Arriving as a raw but talented teenager, Ronaldo would evolve into one of the best attacking talents on the planet, inspiring United to three successive league titles. The second of those championship successes came alongside Champions League glory, Ronaldo hitting 42 goals in all competitions to be awarded the Ballon d’Or for the first time in his career.
He would win a PFA Player’s Player and FWA Footballer of the Year double in successive seasons, before departing for Real Madrid in a world-record deal in 2009.
Left-wing: Ryan Giggs – Manchester United
The most decorated footballer in the history of the English game was a shoe-in for our side, having enjoyed a career of unprecedented success.
He would begin his career as a flying winger, possessing electric pace and a seemingly nonchalant ability to ghost past opposition full-backs, before later becoming a central creative force as his speed declined.
Giggs’ list of honours include a barely believable 13 league titles, in addition to four FA Cups, three League Cups and two Champions League titles.
His longevity and quality saw him provide 162 Premier League assists, the most in the competitions history and a huge 51 more than second-placed Cesc Fabregas.
Forward: Eric Cantona – Manchester United
Arguably the most hotly-contested positions on our team sheet, both sides have had a wealth of attacking options throughout the course of Premier League history.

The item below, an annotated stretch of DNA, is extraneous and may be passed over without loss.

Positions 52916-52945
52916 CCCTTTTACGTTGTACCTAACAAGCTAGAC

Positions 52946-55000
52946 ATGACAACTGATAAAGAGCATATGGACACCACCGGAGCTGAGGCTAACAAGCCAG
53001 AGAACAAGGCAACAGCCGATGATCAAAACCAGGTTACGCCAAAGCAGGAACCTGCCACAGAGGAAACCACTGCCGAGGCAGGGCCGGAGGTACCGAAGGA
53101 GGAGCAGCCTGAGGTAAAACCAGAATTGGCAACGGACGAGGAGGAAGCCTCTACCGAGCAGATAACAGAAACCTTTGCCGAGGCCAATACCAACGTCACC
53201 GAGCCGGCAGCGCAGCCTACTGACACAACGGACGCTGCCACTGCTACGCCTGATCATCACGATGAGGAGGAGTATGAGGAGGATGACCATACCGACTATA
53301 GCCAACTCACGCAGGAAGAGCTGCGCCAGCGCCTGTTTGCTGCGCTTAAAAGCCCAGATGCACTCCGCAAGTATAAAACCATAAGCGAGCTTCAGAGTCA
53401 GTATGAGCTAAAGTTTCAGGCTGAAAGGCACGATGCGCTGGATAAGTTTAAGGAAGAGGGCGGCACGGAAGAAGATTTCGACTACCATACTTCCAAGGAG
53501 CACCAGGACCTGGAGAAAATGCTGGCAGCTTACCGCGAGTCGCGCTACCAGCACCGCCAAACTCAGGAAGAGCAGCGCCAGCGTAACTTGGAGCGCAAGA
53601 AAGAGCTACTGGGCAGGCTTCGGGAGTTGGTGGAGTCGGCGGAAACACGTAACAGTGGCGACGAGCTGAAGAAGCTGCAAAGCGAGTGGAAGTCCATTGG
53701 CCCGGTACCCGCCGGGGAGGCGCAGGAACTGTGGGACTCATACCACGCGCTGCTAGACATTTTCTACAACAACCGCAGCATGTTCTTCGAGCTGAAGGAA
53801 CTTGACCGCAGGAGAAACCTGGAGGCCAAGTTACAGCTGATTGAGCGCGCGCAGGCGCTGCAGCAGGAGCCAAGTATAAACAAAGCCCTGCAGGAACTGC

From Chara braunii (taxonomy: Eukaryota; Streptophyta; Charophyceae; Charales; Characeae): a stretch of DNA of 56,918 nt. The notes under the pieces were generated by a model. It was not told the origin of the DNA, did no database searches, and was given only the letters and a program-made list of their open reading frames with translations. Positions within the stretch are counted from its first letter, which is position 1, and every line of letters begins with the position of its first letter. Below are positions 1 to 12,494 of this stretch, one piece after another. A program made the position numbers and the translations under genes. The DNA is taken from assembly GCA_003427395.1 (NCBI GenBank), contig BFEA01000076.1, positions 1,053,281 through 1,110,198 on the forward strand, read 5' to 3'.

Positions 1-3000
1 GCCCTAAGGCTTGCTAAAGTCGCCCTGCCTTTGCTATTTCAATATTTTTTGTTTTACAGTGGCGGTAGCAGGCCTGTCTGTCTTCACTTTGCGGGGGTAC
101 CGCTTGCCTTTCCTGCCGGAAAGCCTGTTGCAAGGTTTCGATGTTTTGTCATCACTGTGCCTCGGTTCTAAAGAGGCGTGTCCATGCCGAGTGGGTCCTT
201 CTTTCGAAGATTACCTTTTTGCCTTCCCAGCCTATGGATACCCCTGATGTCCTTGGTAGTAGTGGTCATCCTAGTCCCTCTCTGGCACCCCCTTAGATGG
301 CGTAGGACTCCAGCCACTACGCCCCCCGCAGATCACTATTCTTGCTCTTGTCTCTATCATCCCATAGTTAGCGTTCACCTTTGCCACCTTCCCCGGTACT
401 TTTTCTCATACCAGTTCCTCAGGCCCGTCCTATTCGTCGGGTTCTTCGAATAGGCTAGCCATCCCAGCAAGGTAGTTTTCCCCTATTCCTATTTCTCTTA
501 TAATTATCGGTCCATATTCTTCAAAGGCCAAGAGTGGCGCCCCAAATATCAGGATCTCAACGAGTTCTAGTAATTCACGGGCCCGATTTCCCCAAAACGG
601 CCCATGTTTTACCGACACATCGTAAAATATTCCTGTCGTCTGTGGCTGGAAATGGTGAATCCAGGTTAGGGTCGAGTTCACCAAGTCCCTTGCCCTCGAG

Perhaps none, however, have had such a significant an impact as the man known as ‘King Eric’ at Old Trafford.
The story told is that Sir Alex Ferguson responded to Leeds’ interest in Denis Irwin with an ambitious enquiry into the Frenchman’s availability, only to be told their Yorkshire rivals were willing to part with the enigmatic forward.
Cantona’s arrival would prove the catalyst behind United’s era of dominance, helping end the club’s 26-year wait for a league title in his debut season and becoming one of the most iconic players in Premier League history.
Sublime goals, kung-fu kicks and trademark upturned collar, Cantona was twice named as Player of the Year, departing United after five seasons which would deliver four league titles.
Forward: Wayne Rooney – Manchester United
The Liverpudlian would burst onto the scene as a precocious teenage talent at Everton, before making a big-money move to Manchester United and becoming the greatest goalscorer in the club’s history.
For all of his critics throughout his career, Rooney was a brilliant street-footballer, a whirlwind of energy, tenacity and sublime technique.
At his peak, few forwards in Europe could compare with Rooney, who would every major honour during his time at Old Trafford, one of just two English footballers alongside teammate Michael Carrick to have achieved the feat.
His 206 Premier League goals put him second only to Alan Shearer, whilst he also has the third-most assists in the competitions history.
His finest individual season would come in 2009/10, where he would scoop a PFA Player’s Player and FWA Footballer of the Year double after firing 26 league goals.
A tough call ahead of talents such as Luis Suarez, Ruud van Nistelrooy and Mohamed Salah, but Rooney is deserving of a spot in our side.